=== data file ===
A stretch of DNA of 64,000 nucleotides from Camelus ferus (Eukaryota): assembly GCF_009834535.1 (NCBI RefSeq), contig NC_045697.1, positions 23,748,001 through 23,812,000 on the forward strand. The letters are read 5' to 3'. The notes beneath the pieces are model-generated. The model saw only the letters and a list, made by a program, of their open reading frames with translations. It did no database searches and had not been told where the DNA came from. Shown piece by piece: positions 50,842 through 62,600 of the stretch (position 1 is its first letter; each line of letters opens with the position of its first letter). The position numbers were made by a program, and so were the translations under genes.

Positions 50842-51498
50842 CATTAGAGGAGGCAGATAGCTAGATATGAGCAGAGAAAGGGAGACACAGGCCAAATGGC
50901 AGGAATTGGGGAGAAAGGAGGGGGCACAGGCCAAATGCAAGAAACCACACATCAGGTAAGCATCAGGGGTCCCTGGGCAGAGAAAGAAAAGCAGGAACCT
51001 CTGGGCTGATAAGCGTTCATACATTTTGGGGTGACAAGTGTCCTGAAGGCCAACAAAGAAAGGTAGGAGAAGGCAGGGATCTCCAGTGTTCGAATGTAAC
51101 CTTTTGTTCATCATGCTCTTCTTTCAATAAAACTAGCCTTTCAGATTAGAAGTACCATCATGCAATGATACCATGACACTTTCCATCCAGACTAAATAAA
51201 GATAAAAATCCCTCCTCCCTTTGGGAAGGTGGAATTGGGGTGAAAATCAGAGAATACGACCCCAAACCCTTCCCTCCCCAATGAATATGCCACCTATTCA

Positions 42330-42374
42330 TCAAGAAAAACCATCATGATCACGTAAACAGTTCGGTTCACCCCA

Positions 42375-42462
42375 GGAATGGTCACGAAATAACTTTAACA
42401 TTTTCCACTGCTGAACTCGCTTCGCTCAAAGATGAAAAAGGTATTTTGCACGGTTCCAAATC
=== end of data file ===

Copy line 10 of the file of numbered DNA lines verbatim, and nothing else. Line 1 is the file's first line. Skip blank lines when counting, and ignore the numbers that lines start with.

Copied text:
Positions 42375-42462